Whoever created Pokémon cards was a strange genius. He identified the necessary properties of money and created his very own printing press. The cards can be used to play a board game, but in practice they are just collected by children, and are a form of private money. I became aware of this when my daughter informed me that children exchange food at lunchtime, or toys, for Pokémon cards.
If we are honest, we can relate to children’s vulnerability to the peculiar allure of valuable pieces of paper. A freshly printed note can have a similar effect: the quiet pleasure of the ATM.
Conquistadors and Indians
Money’s attraction is hard to pin down. It is not aesthetic, and cannot be explained just by money’s usefulness. It is surely a consequence of all of money’s properties, but also something independent.
The various forms of freedom that money make possible can be seen as less obvious forms of the insurance that money provides. But the allure of money runs deeper than this. Monetary value lies not in usefulness but in scarcity. We experience awe when we encounter rarity, even useless or valueless rare things. Perhaps evolution has taught us that something useless today could be useful tomorrow, so a rare object is like a patented technology whose time is yet to come; after all, human beings will even preserve rare bacteria. A rare object has option value. The more unique it is, the higher the option value.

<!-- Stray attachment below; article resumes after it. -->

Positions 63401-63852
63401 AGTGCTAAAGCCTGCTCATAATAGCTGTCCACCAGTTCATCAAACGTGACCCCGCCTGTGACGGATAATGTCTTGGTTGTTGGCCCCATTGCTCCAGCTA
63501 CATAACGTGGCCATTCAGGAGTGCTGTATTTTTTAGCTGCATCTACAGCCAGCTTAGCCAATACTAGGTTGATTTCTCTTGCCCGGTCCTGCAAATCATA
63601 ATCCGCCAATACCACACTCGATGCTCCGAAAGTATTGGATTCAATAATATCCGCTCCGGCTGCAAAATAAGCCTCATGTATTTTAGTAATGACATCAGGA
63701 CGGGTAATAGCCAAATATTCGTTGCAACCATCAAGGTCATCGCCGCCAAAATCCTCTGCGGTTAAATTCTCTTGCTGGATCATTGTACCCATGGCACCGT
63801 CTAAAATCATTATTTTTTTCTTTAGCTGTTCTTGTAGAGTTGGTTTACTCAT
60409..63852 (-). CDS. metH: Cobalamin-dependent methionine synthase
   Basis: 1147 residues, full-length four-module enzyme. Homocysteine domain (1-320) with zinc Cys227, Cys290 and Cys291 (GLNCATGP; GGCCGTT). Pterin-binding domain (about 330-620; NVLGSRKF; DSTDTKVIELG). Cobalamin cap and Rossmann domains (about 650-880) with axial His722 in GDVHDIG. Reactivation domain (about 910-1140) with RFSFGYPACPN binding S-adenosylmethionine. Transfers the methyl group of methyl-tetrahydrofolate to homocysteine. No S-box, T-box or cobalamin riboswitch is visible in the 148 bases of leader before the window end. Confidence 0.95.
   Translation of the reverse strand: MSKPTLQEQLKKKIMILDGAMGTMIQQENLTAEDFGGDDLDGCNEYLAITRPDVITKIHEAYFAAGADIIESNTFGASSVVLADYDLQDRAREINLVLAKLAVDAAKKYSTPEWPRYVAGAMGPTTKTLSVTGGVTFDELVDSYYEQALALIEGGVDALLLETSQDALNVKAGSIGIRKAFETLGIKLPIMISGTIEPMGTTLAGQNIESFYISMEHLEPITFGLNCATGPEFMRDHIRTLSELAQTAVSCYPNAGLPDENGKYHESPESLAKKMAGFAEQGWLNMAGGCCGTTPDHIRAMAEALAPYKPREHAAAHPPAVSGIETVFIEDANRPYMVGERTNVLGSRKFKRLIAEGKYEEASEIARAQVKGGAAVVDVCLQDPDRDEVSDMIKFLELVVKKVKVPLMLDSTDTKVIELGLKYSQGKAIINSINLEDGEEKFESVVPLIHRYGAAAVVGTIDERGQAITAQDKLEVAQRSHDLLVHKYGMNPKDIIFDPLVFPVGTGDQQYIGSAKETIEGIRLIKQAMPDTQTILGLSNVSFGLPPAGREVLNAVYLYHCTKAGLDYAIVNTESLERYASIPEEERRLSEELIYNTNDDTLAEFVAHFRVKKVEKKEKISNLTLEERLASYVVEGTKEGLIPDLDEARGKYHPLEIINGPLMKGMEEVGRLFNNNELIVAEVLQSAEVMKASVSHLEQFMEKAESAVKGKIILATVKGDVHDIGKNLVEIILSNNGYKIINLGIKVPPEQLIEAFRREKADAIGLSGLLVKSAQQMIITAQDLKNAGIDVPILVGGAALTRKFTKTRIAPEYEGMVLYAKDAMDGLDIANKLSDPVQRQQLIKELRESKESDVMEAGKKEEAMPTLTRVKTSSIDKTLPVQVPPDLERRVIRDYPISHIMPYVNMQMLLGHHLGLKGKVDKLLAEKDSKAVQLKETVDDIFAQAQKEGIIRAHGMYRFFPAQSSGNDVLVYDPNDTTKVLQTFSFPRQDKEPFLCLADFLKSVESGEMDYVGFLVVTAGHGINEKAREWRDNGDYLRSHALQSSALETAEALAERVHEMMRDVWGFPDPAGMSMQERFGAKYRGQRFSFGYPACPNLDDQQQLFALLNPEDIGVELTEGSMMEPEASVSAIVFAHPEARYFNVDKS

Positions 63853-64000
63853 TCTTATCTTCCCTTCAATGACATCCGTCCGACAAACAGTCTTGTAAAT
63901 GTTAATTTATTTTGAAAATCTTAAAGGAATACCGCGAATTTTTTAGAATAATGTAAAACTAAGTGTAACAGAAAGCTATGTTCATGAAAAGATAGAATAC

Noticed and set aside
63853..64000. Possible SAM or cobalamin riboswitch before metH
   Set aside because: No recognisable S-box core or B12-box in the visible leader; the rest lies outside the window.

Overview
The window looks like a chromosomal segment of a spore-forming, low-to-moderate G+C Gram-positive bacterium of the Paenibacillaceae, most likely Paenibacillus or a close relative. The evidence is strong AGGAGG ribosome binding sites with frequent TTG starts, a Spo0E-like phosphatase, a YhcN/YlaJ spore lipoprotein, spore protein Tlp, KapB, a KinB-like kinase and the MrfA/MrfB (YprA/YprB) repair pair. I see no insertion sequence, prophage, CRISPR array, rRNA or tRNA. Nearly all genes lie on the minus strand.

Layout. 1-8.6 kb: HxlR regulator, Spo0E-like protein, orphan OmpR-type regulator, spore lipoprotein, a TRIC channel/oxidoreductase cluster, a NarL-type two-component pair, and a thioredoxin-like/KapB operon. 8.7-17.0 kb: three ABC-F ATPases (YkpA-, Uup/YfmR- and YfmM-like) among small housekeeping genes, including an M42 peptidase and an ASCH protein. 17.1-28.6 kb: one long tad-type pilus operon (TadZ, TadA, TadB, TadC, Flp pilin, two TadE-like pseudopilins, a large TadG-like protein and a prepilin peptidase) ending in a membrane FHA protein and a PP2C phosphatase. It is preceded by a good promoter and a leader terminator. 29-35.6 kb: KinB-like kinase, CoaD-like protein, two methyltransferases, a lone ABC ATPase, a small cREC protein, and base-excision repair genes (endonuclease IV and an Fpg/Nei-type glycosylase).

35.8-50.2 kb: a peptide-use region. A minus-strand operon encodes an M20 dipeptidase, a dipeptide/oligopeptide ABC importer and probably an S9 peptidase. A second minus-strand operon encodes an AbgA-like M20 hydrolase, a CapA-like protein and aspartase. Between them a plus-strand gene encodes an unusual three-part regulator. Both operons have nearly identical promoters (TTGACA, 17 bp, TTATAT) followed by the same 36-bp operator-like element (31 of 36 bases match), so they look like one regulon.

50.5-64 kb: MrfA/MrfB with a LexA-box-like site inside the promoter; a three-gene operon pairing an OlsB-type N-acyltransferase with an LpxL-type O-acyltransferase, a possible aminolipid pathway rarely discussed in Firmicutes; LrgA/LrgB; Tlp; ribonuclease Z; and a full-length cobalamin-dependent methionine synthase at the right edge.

Religion has formalised this instinctive attraction to rare and valuable things, and very often creatively developed and used it. Émile Durkheim defined religion using the distinction between the sacred and the profane. Sacred objects or texts are typically rare and often precious. Places of worship are often beautiful. The use of blessings in religious contexts to render the commonplace unique is an inspired device. Holy water is the ultimate transformation of something plentiful and costless into something rare and special.
The theme of time and money is discussed in more detail in Money (Acumen Publishing)